Four Words to a Miracle

May 29, 2015
Jonathan Blank


1 in every 50 Ashkenazi Jewish couples are at high risk (25% chance) of conceiving a child affected with a tragic genetic disease, such as Tay Sachs or Cystic Fibrosis. That’s right, 1 in every 50 couples. A 25% chance.

My wife and I are in that “1” group. We are both genetic carriers of the same disease. Thing is, we never knew. Nor did we have reason to know — genetic carriers of these diseases don’t show symptoms. The diseases are silent, until they manifest in a baby.

Knowing is easy. For $99 (with health insurance) and a spit, JScreen does preconception testing for prospective parents, testing for over 80 genetic diseases (many doctors test for only four). The geneticists at Emory University’s Human Genetics Department then explain the results and help at risk couples understand how they can have healthy children unaffected by the genetic disease.

Unfortunately, too many young Jewish couples don’t know about JScreen and genetic testing. My wife and I are a perfect example. No one told us. Not our rabbi, not our doctor, not our friends or family.

“Get a genetic test.”

Those four words from you to friends and family are a mitzvah and possibly a miracle. Just think of the good you’ve done if the person you tell turns out to be in the “1” group. Think of the miracle you’ve done with just four words.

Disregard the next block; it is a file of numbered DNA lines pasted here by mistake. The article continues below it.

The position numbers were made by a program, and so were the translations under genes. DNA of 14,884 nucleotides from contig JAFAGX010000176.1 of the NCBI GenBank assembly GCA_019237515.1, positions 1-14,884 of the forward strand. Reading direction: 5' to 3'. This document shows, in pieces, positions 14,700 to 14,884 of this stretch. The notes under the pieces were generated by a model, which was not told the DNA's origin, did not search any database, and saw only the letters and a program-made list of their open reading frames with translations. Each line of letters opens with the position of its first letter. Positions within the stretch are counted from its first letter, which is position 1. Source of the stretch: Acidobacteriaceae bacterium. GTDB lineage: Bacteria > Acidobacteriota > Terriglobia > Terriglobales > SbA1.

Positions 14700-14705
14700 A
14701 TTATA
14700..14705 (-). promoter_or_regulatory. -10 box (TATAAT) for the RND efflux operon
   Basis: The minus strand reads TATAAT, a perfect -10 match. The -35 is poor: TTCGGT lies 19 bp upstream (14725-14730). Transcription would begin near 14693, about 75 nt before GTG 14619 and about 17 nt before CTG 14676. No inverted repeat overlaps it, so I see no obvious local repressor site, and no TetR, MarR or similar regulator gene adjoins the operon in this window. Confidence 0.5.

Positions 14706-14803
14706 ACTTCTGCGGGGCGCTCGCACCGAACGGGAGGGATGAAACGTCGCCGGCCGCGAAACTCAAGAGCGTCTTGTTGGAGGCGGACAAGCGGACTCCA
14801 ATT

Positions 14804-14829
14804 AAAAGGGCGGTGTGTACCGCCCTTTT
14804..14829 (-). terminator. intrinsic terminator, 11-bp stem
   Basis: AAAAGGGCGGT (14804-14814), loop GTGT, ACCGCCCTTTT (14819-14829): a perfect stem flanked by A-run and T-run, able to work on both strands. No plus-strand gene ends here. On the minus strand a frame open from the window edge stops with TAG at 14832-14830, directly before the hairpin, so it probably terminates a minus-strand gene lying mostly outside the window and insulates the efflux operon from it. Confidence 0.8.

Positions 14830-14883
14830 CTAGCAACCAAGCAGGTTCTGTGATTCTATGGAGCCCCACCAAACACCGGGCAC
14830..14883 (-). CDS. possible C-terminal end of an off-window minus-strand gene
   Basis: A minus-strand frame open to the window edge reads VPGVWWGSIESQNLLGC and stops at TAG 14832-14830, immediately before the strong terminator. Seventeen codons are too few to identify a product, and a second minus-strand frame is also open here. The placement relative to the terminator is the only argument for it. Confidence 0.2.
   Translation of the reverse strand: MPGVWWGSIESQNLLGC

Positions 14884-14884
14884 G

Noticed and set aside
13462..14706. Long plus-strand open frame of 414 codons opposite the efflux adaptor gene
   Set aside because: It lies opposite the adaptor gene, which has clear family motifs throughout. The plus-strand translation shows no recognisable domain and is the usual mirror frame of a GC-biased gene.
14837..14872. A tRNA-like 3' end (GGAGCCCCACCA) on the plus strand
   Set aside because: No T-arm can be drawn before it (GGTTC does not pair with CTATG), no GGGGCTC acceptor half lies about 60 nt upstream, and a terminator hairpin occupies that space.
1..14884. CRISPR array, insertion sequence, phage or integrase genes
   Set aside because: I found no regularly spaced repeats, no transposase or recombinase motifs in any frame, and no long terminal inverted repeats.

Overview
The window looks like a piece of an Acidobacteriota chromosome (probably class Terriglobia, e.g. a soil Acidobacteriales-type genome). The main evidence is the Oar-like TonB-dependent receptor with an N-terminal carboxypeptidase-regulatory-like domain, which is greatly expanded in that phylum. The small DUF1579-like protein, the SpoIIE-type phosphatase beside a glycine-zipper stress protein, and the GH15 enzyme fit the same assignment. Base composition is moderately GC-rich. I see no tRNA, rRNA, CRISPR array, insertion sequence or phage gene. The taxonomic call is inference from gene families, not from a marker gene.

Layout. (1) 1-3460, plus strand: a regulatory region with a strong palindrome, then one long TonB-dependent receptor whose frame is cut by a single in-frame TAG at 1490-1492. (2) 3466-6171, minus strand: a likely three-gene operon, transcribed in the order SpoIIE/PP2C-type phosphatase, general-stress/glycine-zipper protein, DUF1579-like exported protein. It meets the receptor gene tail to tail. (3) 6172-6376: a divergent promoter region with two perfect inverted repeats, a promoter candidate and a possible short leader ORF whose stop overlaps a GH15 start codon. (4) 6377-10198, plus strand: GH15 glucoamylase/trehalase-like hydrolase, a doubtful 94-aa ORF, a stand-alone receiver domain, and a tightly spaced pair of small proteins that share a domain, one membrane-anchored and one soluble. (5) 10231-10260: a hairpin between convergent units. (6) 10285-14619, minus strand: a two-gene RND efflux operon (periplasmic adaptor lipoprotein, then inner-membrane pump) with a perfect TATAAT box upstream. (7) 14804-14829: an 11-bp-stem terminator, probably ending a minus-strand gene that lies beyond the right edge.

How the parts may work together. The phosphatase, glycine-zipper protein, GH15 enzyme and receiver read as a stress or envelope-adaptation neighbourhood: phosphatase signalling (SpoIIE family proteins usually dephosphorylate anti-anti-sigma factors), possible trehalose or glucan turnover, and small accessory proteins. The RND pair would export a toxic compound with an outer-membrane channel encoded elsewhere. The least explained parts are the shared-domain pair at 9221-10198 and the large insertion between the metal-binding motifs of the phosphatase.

That’s why I joined the advisory board of JScreen. To tell people to “get a genetic test.” To do a mitzvah. To create miracles.

Headquartered in Atlanta at Emory University’s Department of Human Genetics, JScreen is a national non-profit offering at-home comprehensive and affordable genetic testing and counseling.

ReproGEN – determines risk for having a child with a genetic disease

CancerGEN – tests for genetic changes that increase risk for many types of cancer

If a person or couples’ risk is elevated, genetic counselors will privately address the results, options and resources to help plan for a healthy future.

JScreen believes that a combination of education, access to state-of-the-art testing technology, and personalized support by qualified medical professionals are key to preventing devastating genetic diseases.